Watch your quality/relevancy scores: All the channels outlined above use some form of relevance score to ‘grade’ the quality of your ads and their suitability for the target audience. Poor quality signals such as low click through rates and unfocused targeting will force up the cost per click and can ruin your ROI.

Be granular: Maintain high relevancy scores by being focused and granular, breaking your campaigns out into as many segments and audience groups as is practical. Don’t try to squeeze everyone into a ‘one size fits all’ campaign. Tailor your targeting and ad messages to specific groups.

Test, optimise and test again: Never just switch on a campaign and leave it on auto-pilot. You need to continually test, adjust, and optimise to prevent ad fatigue and declining relevancy scores.

Neither Google or Facebook are your friend: Both ad platforms are deliberately confusing and offer “automation” features of dubious value. Tread very carefully – their #1 goal is to get you to spend more money, not necessarily help you get the best outcomes.

Bonus: Glossary of online advertising and paid channels

Adwords: Google’s self-serve advertising platform. This is where you create and manage all your Google ad campaigns, and includes both Google search and Google display ads.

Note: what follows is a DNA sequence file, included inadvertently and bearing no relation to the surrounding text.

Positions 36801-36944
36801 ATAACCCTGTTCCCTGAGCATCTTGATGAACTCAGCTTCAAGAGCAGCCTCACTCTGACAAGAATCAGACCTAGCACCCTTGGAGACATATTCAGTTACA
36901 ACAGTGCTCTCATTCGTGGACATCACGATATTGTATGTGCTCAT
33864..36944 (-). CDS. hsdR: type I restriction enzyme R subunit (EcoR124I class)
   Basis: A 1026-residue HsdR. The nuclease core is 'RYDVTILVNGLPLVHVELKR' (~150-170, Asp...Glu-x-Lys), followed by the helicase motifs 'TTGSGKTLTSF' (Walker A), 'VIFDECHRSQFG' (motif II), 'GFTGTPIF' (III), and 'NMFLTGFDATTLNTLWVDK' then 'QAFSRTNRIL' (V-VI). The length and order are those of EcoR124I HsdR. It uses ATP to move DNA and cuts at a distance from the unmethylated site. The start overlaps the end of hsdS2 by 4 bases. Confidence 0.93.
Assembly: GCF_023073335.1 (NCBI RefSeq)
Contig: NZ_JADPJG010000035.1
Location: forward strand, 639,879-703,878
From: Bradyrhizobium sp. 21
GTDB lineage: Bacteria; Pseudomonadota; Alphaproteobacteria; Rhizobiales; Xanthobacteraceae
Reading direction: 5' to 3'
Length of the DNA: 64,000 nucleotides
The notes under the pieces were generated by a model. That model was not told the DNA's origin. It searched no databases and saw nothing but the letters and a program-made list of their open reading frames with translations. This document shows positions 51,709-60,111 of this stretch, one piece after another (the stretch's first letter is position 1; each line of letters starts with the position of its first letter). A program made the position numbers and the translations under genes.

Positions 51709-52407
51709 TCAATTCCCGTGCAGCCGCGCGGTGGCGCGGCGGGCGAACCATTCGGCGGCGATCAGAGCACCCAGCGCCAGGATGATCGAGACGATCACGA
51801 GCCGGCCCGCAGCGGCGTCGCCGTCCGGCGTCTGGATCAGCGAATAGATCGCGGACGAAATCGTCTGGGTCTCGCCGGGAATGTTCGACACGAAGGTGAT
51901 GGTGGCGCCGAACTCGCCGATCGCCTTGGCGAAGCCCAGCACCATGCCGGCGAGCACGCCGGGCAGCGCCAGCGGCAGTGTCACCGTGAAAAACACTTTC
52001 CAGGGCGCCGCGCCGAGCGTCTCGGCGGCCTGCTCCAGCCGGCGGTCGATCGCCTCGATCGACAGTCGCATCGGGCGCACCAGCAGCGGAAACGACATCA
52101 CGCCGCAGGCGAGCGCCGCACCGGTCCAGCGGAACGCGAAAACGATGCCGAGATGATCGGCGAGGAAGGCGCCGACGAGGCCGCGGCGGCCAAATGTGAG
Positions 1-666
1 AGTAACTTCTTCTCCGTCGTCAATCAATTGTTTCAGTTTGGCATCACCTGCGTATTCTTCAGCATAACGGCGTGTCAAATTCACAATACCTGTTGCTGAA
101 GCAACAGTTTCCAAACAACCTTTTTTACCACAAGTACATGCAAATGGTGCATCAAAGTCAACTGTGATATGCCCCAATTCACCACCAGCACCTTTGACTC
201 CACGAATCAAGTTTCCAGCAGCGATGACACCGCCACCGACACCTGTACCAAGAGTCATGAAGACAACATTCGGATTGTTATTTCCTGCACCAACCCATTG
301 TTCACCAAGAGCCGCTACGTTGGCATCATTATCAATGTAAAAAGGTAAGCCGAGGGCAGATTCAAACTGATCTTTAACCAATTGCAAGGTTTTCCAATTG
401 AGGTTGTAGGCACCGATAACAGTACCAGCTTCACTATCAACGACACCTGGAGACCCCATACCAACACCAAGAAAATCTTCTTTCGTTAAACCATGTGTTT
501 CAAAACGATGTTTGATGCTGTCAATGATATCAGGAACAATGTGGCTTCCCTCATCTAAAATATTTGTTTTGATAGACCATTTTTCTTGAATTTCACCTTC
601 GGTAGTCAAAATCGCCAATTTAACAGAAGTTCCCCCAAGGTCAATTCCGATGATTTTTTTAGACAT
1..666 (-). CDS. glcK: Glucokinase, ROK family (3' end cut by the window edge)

Business Manager: Facebook’s self-serve interface, the equivalent to the Adwords dashboard.

Cost-per-acquisition (CPA): The amount you spend on each acquisition – which could be a sale, a lead, an enquiry or any other action. CPA is the main metric of campaign performance.

Cost per click (CPC): The average you spend on each click. This is how most ad campaigns are charged for – you choose how much you’re willing to spend for a click. Travel CPCs depend on the platform, ranging from 10 cents for display ads to $10+ for high competition search keywords.

Cost per thousand impressions (CPM): The average you pay for 1,000 views of your ad. This is most relevant for display and Facebook advertising and is an alternative way of charging for ads.

Conversion rate optimisation (CRO): The process of testing and optimising results (conversions) from paid campaigns. This can involve adjustment to ad design, audience targeting, and landing page design.

Click through rate (CTR): The % of clicks on an ad per total impressions (see below). A low CTR indicates poor ad design and targeting, which can push up the average cost per click.

Impressions: The total number of times an ad has been viewed.

Google Display Network (GDN): The vast network of 3rd party websites that display Google banner ads – in the region of 2 million websites. These 3rd party sites earn a share of the cost per click that Google charges the advertiser.

Pay per click / cost per click (PPC/CPC): A catch-all name for any online advertising that is charged on a per-click basis. Sometimes (confusingly) used to describe Google search ads.